Isolation of Aspergillus in critically ill patients: a potential marker of poor outcome

J Crit Care. 2006 Dec;21(4):322-7. doi: 10.1016/j.jcrc.2006.03.006.


Objective: Recent reports have suggested a rising incidence of pulmonary aspergillosis in intensive care unit (ICU) patients. The aim of this study was to determine the clinical significance of isolating Aspergillus from respiratory samples of critically ill patients.

Design: Retrospective review of medical records.

Setting: Tertiary medical center that has a large cancer center.

Patients: All patients admitted to the ICU between January 1998 and August 2004, in whom Aspergillus was isolated from respiratory samples or lung tissue.

Intervention: None.

Results: The charts of 104 patients were reviewed. Aspergillus was isolated for a mean of 6.6 days after ICU admission. Thirty-three percent of patients had hematological malignancy, 10% had absolute neutropenia, 14% had bone marrow transplant, 11% had HIV infection, and 22% had chronic obstructive pulmonary disease. Upon admission to ICU, 79%, 43%, and 19% were on antibiotics, corticosteroids, or immunosuppressive therapy, respectively. Ninety percent of patients required mechanical ventilation. The mean Acute Physiologic and Chronic Health Evaluation II score on ICU admission was 20.6, with predicted mortality of 35.5%. However, the actual ICU mortality rate for the cohort was 50%. Twenty-eight percent of patients were diagnosed with probable or definite invasive pulmonary aspergillosis, and 72% had Aspergillus colonization. On univariate analysis, the significant clinical differences between the 2 groups were the presence of neutropenia (P < .05), immunosuppressants (P < .05), antibiotics (P < .05), or bone marrow transplant (P < .05). The differences in Acute Physiologic and Chronic Health Evaluation II score, the need for mechanical ventilation, ICU length of stay, and ICU mortality were not statistically significant. On multivariate analysis, the following factors were independently associated with invasive diseases, bone marrow transplantation (P < .01), hematological malignancy (P = .02), and broad-spectrum antibiotics (P = .02).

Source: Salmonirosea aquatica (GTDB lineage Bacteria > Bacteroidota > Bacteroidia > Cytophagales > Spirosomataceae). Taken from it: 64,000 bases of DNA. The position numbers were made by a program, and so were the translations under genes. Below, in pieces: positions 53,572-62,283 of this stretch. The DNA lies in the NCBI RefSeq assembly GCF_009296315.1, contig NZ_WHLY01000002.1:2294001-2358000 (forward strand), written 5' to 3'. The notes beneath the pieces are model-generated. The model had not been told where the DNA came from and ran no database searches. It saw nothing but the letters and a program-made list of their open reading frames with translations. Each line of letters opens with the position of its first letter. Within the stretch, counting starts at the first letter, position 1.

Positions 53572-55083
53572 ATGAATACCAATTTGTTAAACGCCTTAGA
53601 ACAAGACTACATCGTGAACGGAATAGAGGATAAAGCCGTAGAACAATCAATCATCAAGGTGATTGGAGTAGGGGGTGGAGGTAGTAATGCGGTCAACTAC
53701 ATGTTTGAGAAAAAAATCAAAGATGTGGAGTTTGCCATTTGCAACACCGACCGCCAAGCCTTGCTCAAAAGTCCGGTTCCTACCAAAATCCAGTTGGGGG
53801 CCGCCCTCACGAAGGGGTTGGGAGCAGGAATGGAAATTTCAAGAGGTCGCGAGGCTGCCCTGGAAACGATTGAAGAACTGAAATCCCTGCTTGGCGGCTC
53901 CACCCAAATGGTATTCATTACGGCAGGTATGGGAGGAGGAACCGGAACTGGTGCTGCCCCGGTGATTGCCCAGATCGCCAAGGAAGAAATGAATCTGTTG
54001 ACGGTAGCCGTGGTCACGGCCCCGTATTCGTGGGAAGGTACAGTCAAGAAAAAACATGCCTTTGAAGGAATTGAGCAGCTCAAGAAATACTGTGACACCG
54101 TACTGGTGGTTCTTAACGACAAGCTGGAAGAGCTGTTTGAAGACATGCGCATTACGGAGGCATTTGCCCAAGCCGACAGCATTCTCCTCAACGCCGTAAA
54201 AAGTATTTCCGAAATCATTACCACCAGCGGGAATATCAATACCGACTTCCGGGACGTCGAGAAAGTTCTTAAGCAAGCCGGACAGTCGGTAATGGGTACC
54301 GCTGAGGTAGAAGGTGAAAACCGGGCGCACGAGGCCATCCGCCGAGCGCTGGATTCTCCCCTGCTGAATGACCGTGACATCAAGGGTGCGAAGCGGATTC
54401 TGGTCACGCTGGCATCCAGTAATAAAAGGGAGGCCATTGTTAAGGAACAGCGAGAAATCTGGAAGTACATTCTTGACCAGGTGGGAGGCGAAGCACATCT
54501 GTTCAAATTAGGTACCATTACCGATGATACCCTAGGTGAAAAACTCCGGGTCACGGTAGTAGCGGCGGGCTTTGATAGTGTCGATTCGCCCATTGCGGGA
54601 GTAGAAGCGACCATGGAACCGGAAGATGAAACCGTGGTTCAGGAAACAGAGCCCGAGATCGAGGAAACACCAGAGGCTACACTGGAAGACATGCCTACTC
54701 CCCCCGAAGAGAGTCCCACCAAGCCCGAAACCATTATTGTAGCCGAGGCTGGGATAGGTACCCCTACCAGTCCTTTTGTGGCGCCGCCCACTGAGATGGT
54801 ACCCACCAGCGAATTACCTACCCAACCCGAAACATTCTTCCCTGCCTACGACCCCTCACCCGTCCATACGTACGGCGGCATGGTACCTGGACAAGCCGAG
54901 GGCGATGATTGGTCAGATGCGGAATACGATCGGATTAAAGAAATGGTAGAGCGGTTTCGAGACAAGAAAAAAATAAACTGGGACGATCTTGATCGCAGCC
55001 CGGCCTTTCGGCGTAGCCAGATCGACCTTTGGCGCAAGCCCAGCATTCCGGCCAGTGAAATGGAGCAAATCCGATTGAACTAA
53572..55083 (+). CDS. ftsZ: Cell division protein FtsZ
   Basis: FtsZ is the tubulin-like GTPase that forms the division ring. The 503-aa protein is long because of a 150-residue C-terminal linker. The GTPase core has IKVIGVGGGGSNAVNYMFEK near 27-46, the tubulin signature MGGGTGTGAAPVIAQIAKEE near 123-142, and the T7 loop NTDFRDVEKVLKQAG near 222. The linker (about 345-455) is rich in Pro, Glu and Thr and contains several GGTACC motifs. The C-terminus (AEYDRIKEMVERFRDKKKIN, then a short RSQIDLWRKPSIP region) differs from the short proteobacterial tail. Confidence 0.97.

Conclusion: Isolation of Aspergillus in critically ill patients is a poor prognostic marker and is associated with high mortality irrespective of invasion or colonization. Those who are neutropenic, on immunosuppressive therapy, on broad-spectrum antibiotics, or had bone marrow transplantation are more likely to have invasive pulmonary aspergillosis.

MeSH terms

  • Adolescent
  • Adult
  • Aged
  • Aged, 80 and over
  • Aspergillosis*
  • Critical Illness*
  • Female
  • Hospital Mortality
  • Humans
  • Immunocompromised Host
  • Logistic Models
  • Lung Diseases, Fungal*
  • Male
  • Middle Aged
  • Multivariate Analysis
  • Prognosis
  • Retrospective Studies
  • Risk Factors
  • Sensitivity and Specificity